You’re gonna end up doing something else

674dog-i-dunno-lol


I rode the university shuttle the other day with a graduating senior, who’d overheard me telling someone one of my interminable Peace Corps stories. She asked me questions about my Peace Corps experience as we rode, and demonstrated considerable interest. “It’s a shame,” she said. “I was actually thinking that the Peace Corps might be something I could do after graduation. But there was a guy at our career fair talking about the Peace Corps, and he was terrible! He was big and fat, and he went on and on about what a terrible time it was, and how you had to be firm, and just tell people what to do – “ She made a face. “He made it sound really unpleasant.”

 

 

I silently cursed the fat stupid man at the career fair. “No,” I said. “It’s different for everyone. When I first interviewed, in Boston in 1983, the interviewer told me: ‘Whatever it is you think you’re going to be doing, you’ll end up doing something else.’ And he was right. I went over to do business consulting for fisheries cooperatives in Morocco; I ended up working in a computer center in Tunisia, translating documents and figuring out how to use pirated software. I had a wonderful time. Most of the time.” Thoughtfully I left out the occasional moments of political unrest and upheaval.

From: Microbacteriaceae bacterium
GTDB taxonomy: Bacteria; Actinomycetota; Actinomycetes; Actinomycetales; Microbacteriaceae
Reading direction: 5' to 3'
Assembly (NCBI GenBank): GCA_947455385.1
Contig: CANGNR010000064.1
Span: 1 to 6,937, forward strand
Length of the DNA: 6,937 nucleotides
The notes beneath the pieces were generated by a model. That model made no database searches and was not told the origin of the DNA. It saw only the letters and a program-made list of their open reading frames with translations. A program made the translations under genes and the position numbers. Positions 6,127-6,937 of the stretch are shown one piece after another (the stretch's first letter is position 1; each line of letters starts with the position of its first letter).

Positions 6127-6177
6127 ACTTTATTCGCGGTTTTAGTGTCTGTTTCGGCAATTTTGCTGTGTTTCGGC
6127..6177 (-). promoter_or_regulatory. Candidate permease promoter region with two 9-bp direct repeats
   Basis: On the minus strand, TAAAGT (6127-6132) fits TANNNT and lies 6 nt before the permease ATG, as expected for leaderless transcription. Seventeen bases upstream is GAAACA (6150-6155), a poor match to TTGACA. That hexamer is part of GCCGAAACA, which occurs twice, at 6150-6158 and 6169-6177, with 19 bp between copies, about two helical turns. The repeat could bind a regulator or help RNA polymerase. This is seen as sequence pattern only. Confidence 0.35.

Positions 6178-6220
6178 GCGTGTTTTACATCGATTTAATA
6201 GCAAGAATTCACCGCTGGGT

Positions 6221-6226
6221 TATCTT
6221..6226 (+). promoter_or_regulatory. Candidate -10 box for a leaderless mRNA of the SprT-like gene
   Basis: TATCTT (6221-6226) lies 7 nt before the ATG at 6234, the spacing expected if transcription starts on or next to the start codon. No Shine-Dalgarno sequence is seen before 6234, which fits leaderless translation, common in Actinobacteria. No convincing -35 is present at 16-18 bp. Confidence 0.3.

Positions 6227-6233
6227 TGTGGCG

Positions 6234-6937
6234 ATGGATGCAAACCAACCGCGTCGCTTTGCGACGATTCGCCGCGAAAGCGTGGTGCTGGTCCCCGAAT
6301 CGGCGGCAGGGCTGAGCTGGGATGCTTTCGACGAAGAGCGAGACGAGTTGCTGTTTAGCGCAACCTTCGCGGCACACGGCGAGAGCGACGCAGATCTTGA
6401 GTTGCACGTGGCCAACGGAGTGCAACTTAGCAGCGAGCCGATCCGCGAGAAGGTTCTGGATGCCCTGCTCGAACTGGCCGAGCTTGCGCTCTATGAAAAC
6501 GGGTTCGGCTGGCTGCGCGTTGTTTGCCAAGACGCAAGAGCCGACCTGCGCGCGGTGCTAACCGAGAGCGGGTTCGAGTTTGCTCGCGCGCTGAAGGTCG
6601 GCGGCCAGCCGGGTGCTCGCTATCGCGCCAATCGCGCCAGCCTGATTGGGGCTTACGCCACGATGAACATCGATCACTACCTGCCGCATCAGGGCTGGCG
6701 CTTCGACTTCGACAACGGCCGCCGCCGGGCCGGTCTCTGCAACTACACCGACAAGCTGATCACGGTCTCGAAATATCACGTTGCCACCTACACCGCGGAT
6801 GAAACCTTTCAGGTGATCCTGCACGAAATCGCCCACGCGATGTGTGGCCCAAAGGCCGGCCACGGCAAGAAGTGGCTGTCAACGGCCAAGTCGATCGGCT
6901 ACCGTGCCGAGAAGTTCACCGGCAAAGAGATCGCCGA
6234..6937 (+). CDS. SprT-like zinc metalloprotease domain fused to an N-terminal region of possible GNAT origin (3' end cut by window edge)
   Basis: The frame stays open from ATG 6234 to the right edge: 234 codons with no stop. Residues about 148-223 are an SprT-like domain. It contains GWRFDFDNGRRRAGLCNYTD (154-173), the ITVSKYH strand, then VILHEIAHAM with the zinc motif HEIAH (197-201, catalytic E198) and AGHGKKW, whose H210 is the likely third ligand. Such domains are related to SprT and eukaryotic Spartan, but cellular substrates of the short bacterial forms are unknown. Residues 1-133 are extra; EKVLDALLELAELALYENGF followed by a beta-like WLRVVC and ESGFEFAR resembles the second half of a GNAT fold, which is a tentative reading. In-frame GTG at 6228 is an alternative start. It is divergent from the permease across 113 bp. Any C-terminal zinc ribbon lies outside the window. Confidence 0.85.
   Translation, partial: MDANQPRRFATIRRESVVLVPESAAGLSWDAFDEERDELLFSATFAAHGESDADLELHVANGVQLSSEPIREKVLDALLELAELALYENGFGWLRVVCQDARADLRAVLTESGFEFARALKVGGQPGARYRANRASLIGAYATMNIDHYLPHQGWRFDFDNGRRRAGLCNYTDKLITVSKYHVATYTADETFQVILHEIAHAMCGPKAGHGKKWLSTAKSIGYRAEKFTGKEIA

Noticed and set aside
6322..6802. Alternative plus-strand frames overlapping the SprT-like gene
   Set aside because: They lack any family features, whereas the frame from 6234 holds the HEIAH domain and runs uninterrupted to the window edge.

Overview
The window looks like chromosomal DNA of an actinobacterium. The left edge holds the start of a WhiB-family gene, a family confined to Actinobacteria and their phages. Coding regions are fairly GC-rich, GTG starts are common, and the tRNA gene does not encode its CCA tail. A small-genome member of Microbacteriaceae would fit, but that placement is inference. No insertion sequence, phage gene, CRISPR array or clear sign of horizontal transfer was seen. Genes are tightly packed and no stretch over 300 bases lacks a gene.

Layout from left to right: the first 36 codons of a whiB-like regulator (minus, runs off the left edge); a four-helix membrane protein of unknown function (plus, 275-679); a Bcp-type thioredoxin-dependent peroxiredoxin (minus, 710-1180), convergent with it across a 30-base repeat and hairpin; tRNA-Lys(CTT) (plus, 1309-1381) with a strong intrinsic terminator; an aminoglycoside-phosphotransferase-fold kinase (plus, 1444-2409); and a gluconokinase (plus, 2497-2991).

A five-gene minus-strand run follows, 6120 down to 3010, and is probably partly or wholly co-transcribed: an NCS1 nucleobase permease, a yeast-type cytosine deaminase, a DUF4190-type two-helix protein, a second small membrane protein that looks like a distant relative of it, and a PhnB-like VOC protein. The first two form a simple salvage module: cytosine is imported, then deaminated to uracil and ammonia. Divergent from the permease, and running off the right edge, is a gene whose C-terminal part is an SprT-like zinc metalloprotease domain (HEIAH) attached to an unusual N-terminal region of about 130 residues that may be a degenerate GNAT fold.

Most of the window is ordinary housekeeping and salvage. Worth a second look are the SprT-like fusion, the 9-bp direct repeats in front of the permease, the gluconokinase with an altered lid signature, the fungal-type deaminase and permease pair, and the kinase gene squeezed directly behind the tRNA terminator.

I kept thinking about this after I got off the shuttle. “Whatever it is you think you’re going to be doing, you’ll end up doing something else.” Isn’t that the truest thing you’ve ever heard? That’s human life, in a nutshell.

 

 

I suppose there are a few people who decide at an early age that they want to be lawyers or mimes or radiologists, and they set their sights on their goals, and they attain them. They create their own destinies, or their destinies create them, I don’t know which. And good for them.

 

 

I know only that I, like most of us, have been tossed to and fro in the great river of life, and it has not been terrible. It has been, for the most part, a good time. If I hadn’t gone to grad school at Brown in 1978, I wouldn’t have ended up in Providence, and I wouldn’t have met Partner in 1995, and that would never do.

 

 

I respect the people who swim purposefully down the river of life, headed in their own karmic directions. But I’m happy floating on my beach raft, with my umbrella and book and coconut-shell cocktail, letting the current take me where it will.

 

 

Probably down the waterfall, eventually.

 

 

But hey! As Peter Pan said: “Probably Death will be an awfully big adventure.”

 


 

 

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About Loren Williams
Gay, partnered, living in Providence, working at a local university. Loves: books, movies, TV. Comments and recriminations can be sent to futureworld@cox.net.

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